Step 4: Iron double layers of interfacing on each contact point. You will have two that will be on the lower inside where the backpack will touch the back. (See image below.)

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And two where the backpack comes in contact with the rectangular loops on the upper outside of the backpack (opposite side that does not touch the back). (See image below.)

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Step 5: Now that you have your backpack all reinforced, you can sew on the straps. I had Smarty Pants try them on so that I could make sure I was getting them in just the right places.

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Step 6: Now you are ready to sew the lining. First, I needed to add the pockets. Smarty Pants wanted a pocket for colored pencils and a pocket for other miscellaneous art supplies. I decided to put one pocket on each side of the lining. Sew two pocket pieces together along the long edges right sides together (one with ironed on interfacing and one without). Turn right side out and press. (It helps to trim the seams if they seem a little bulky.)

Step 7: After you have turned and pressed your pockets, pin them about 4 or so inches down from the top of the lining, one at each end. It should look something like the picture below.

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Step 8: After you have pinned them in place, you can make the pockets how you wish. For my colored pencil pocket, I sewed vertical lines along the pocket. Working from the left, I marked one line two inches from the edge, the next six lines 1 1/2 inches apart and the right hand edge measured about 2 1/4 inches. No one’s gonna look that close that they see the right and left edges aren’t identical. After sewing the vertical lines, I sewed the bottom of the pocket across from edge to edge.

IMG_0402(Sorry about the shadows. It was getting late as I finished this project.)

Step 9: The other pocket I divided evenly down the middle and sewed down the middle and across the bottom.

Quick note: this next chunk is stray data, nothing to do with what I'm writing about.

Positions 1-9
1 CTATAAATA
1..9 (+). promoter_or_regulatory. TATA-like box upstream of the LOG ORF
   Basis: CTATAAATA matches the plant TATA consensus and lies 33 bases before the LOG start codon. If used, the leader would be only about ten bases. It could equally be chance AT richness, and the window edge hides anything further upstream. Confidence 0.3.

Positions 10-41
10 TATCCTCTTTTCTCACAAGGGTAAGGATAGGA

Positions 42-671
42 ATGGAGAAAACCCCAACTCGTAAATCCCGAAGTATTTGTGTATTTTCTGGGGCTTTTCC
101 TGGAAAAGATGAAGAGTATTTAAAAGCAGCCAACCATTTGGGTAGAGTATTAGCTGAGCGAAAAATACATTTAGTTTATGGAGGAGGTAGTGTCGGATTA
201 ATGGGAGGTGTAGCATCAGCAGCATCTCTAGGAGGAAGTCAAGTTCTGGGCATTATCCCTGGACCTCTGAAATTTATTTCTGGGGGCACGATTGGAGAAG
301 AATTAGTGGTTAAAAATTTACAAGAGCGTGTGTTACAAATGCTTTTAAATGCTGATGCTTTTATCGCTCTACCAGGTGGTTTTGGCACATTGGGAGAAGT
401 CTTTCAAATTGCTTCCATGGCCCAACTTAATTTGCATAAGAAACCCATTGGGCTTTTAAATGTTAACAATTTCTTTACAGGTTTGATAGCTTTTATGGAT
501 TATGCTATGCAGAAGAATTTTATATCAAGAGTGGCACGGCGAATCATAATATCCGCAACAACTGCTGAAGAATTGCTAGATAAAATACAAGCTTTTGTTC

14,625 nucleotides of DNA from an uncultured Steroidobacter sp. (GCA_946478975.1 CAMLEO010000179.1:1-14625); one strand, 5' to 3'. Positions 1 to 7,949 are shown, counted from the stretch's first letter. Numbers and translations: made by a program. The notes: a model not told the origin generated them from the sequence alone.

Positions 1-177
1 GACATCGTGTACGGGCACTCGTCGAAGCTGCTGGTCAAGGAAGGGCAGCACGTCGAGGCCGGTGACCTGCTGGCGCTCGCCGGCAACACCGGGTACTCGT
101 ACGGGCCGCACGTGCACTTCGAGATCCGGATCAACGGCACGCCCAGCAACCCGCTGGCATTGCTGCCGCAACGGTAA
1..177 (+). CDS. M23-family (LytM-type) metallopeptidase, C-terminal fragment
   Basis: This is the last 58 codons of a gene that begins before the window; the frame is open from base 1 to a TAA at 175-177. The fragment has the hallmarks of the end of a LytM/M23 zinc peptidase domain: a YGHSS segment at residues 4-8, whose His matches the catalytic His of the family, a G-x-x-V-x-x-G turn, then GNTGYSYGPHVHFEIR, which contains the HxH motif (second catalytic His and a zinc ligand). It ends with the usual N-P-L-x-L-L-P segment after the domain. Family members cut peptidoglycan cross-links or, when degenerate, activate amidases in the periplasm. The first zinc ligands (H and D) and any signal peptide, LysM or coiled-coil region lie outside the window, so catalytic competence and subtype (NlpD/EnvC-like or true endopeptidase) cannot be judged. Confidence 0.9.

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Step 10: Now it’s time to finish your lining. With right sides together sew down both edges and zig-zag or serge the edges for reinforcement. I mean… who wants their lining to rip out, right?

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Step 11: Zig-zag along the top edge. Fold over 1/2 inch at the top, or whatever helps the lining line up about halfway down the zipper material on the inside. You don’t want the lining too close to the zipper or it could jam every time you zip it open or closed. Pin, making sure to match corners, center front and center back. Hand sew with whatever stitch your grandmother taught you. πŸ˜‰ Mine is the blanket/button hole stitch.

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You are done baby! Here is what the lining looks like on the inside of Smarty Pants’s bag.

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Here is what it looks like with some art supplies inside.

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And here is what it looks like on our lovely new model. I would have had Smarty Pants try it on, but she was sleeping when I was working on this tutorial. πŸ˜‰

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Now go find that burlap! You know you want to. πŸ˜€

Enjoy the Dance ;D

Rebecca

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One thought on “Tutorial Tuesday: Basmati Rice Backpack

  1. Pingback: Gotta love productive days! | 2ofUM